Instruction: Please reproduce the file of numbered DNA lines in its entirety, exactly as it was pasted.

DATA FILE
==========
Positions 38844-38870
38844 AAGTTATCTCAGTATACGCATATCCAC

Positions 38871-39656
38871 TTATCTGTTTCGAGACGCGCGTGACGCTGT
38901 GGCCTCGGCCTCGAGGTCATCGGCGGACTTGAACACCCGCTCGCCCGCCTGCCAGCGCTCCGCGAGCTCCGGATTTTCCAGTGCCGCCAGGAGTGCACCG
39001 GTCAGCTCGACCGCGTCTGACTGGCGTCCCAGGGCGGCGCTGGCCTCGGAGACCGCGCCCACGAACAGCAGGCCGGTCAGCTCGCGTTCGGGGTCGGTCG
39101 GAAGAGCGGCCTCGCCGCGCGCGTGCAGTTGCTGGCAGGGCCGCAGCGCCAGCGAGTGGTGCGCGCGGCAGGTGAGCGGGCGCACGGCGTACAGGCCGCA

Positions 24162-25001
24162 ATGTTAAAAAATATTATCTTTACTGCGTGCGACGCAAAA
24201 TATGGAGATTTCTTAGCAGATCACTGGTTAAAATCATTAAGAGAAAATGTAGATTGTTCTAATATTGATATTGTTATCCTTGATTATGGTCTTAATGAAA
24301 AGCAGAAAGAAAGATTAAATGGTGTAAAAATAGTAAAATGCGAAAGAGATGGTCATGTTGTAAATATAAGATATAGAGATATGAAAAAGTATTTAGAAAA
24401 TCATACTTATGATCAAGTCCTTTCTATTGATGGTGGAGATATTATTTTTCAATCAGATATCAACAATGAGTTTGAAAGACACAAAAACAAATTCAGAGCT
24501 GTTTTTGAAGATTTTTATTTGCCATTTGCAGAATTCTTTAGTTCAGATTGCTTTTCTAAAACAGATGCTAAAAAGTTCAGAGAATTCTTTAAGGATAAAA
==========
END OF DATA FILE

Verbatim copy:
Positions 38844-38870
38844 AAGTTATCTCAGTATACGCATATCCAC

Positions 38871-39656
38871 TTATCTGTTTCGAGACGCGCGTGACGCTGT
38901 GGCCTCGGCCTCGAGGTCATCGGCGGACTTGAACACCCGCTCGCCCGCCTGCCAGCGCTCCGCGAGCTCCGGATTTTCCAGTGCCGCCAGGAGTGCACCG
39001 GTCAGCTCGACCGCGTCTGACTGGCGTCCCAGGGCGGCGCTGGCCTCGGAGACCGCGCCCACGAACAGCAGGCCGGTCAGCTCGCGTTCGGGGTCGGTCG
39101 GAAGAGCGGCCTCGCCGCGCGCGTGCAGTTGCTGGCAGGGCCGCAGCGCCAGCGAGTGGTGCGCGCGGCAGGTGAGCGGGCGCACGGCGTACAGGCCGCA

Positions 24162-25001
24162 ATGTTAAAAAATATTATCTTTACTGCGTGCGACGCAAAA
24201 TATGGAGATTTCTTAGCAGATCACTGGTTAAAATCATTAAGAGAAAATGTAGATTGTTCTAATATTGATATTGTTATCCTTGATTATGGTCTTAATGAAA
24301 AGCAGAAAGAAAGATTAAATGGTGTAAAAATAGTAAAATGCGAAAGAGATGGTCATGTTGTAAATATAAGATATAGAGATATGAAAAAGTATTTAGAAAA
24401 TCATACTTATGATCAAGTCCTTTCTATTGATGGTGGAGATATTATTTTTCAATCAGATATCAACAATGAGTTTGAAAGACACAAAAACAAATTCAGAGCT
24501 GTTTTTGAAGATTTTTATTTGCCATTTGCAGAATTCTTTAGTTCAGATTGCTTTTCTAAAACAGATGCTAAAAAGTTCAGAGAATTCTTTAAGGATAAAA